A Penn State World Campus alumnus will head to the Winter Olympics in Pyeongchang, South Korea, this month to help oversee the safety of athletes, spectators, and visitors.
Parrish Henderson is the lead of the FBI’s geospatial team, which will provide real-time situation awareness using mapping and other interactive tools.
“We’re creating a GIS operational dashboard that helps us manage field assets,” said Henderson, 43. “It basically helps us better utilize our agents to ensure our athletes, visitors, and spectators are safe.”
The Florida native graduated with a master’s degree in geographic information systems in 2017 and earned a graduate certificate in geospatial intelligence analytics after completing the programs online through Penn State World Campus.
The FBI’s geospatial team collaborates with U.S. and international agencies and governments.
“Since the Olympics are being hosted in South Korea, we’re working with Korea, U.S. agencies, and the U.S. government to have a unified effort,” he said. “It’s not just the FBI on the ground. We’re a lookout and here to help the Koreans manage the event more effectively.”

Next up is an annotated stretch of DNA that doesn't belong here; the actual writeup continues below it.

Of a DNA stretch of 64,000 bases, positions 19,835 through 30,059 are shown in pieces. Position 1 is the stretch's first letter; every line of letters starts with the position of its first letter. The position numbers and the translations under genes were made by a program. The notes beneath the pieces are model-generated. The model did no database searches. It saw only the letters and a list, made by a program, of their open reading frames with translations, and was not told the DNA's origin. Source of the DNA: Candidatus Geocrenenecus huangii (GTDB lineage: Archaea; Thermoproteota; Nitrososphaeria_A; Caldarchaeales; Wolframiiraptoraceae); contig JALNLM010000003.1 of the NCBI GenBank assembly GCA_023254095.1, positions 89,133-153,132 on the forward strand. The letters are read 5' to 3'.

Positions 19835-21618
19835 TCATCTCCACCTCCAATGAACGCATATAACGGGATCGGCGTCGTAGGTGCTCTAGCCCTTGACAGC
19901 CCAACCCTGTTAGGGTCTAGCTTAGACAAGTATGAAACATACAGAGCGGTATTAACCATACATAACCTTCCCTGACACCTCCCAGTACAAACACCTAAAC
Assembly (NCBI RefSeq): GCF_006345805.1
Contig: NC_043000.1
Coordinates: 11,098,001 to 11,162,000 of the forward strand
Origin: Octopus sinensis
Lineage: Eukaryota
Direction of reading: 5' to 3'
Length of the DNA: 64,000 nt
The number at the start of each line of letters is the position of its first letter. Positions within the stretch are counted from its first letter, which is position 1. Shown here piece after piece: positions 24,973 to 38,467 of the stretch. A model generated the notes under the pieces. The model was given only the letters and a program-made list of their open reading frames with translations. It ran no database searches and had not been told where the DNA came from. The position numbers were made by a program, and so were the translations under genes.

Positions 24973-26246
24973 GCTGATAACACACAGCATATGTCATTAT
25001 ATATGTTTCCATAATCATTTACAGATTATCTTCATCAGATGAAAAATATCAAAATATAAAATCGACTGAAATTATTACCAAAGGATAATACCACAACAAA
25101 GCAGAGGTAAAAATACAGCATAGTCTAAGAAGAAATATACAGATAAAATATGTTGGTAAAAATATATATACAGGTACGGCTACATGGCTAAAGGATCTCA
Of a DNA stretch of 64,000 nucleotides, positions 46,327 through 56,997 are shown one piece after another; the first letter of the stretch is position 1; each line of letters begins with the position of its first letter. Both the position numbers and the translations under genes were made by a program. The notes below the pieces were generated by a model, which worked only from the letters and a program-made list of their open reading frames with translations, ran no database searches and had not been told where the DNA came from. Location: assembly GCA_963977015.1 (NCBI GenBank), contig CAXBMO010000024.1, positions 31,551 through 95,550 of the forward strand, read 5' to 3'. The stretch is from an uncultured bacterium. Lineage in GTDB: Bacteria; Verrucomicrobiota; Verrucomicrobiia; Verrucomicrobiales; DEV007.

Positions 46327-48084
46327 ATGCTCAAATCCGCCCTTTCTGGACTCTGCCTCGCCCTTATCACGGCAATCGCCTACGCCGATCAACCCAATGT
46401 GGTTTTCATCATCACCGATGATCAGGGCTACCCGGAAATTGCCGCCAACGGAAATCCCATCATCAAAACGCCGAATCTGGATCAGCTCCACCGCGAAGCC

A 13-year Army veteran, Henderson used his GI Bill to enroll at World Campus. He took one class per semester and worked as a GIS analyst in the FBI’s Miami field office when he first enrolled in 2014.
“It made for long days. Most of my work was done between 8 p.m. and 2 a.m., and I would also read over notes and assignments while taking the bus to and from work,” Henderson said. “I had a demanding schedule, but I was under no deadline to finish the degree. I wanted to get as much out of it as I could, and taking one class at a time let me focus more on each.”
Henderson, who has worked as a GIS analyst for about 10 years, said the Penn State degree helped expand his knowledge base.
“I joined the FBI in Miami to start their program, and it was a one-man show,” Henderson said. “The work I was doing was recognized by headquarters in Washington. I was able to take what I learned in my classes and go to my superiors and explain why we needed GIS. The education has really helped with that. It gave an overview for different ways you can manage a GIS program.”
In April 2015, Henderson relocated to the bureau’s Washington, D.C., office. He was running a small command post with a couple of other analysts when a superior selected him for his current role.
Henderson said World Campus helped him get to where he is today.
“There’s been at least one thing that’s helped me from every class I’ve taken, whether it’s using different imagery techniques, to determining the slopes of mountains to figure out boundaries, to developing a geodatabase to make sure we’re all looking at the same things,” Henderson said. “It’s helped with my confidence and added more credibility.”